- 80 percent of the mass (water vapors + other gases)
Most air circulation
Extends out to about 50 km. Most materials enter the stratosphere from the region of troposphere that encircles the equator
- Holds moisture
- Warms the surface through heat retention
- Ozone layer blocks out harmful solar UV rays
- Ozone Layer has been depleted
- UV radiation= skin cancer, cataract formation, and crop damage
- H2O, CO2, methane, etc.
- -Transparent to sunlight but trap heat from surface
- - Exchange materials with the atmosphere only at their surface, receive material from land and run-off
- -Mix Slowly
- Where offshore winds push water away from shore
- Cold bottom water that moves up to replace it is nutrient-rich and supports high rates of phytoplankton productivity, which supports large consumer populations (aka Fish)
Fresh Waters Compartment
- Lakes, Rivers, and groundwater(soil&rocks)
- Water moves rapidly through this compartment.
- Mineral nutrients enter fresh waters through weathering of rock, and are carried to lakes and oceans
- Spring and Fall
- -Warm top cold bottom, help of wind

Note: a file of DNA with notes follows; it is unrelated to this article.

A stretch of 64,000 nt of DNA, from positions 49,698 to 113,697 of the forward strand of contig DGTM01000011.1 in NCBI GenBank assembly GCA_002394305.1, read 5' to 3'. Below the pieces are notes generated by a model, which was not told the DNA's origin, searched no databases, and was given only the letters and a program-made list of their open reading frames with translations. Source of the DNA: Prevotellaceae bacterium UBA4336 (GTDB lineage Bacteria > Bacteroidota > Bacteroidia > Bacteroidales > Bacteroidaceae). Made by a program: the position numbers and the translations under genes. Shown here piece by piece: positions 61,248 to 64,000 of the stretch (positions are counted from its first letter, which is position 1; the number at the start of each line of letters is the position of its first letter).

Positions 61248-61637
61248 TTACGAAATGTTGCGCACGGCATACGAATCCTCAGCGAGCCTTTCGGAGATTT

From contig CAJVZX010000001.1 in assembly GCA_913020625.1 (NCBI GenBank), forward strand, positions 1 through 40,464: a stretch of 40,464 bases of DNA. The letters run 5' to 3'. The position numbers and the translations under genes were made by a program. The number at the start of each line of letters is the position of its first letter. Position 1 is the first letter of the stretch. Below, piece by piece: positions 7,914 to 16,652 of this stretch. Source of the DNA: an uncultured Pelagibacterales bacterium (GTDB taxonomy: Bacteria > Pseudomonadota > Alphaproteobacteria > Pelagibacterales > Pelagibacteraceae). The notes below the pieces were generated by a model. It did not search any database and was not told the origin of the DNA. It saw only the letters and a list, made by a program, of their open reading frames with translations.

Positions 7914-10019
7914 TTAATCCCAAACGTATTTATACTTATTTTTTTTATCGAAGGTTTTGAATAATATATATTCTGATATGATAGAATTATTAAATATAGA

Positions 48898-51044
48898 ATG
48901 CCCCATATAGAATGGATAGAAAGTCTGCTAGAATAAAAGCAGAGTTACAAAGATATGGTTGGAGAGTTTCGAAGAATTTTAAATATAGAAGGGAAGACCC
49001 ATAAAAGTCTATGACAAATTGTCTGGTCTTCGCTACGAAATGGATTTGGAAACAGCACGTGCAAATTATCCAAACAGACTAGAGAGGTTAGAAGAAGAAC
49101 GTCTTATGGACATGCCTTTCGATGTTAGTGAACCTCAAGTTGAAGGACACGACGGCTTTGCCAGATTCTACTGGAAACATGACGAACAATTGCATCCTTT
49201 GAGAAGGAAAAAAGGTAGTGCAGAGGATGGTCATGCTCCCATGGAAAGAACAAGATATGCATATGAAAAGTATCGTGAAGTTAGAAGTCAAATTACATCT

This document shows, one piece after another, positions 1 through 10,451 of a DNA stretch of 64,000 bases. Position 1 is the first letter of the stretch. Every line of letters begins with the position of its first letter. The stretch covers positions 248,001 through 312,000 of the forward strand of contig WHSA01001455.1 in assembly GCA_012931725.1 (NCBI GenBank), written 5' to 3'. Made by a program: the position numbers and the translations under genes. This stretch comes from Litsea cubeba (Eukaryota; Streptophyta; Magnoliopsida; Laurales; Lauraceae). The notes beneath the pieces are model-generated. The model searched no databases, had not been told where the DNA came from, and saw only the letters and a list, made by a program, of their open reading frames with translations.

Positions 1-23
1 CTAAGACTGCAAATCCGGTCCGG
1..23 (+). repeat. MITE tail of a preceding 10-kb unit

Elements move slowly on land. Runoff can bring minerals from land, rocks to oceans.
Connected to the atmospheric compartment by organisms that remove elements from the atmosphere, and also release elements to the atmosphere.
Net primary production
Humans consume ___ of Earths net primary production
Store pools of groundwater
All organisms contain carbon and their energy comes from carbon compounds
- Carbon is removed from the atmosphere as 14,12 CO2 and incorporated into organic molecules by photosynthesis—Carbon fixation
- Carbon fixation requires a source of energy such as sunlight, and an electron donor i.e., water.
Organisms that grow by fixing carbon, producers
Grow by using the already fixed carbon
Carbon is returned to the atmosphere by___.
- *by consumers (metabolism)
- *Biomass burning-- accounts for 40% of Earth’s production of CO2
- *Fires consume the energy stored in plant tissues and release the chemical elements (eg., CO2)
- -lightening -arson -management of vegetation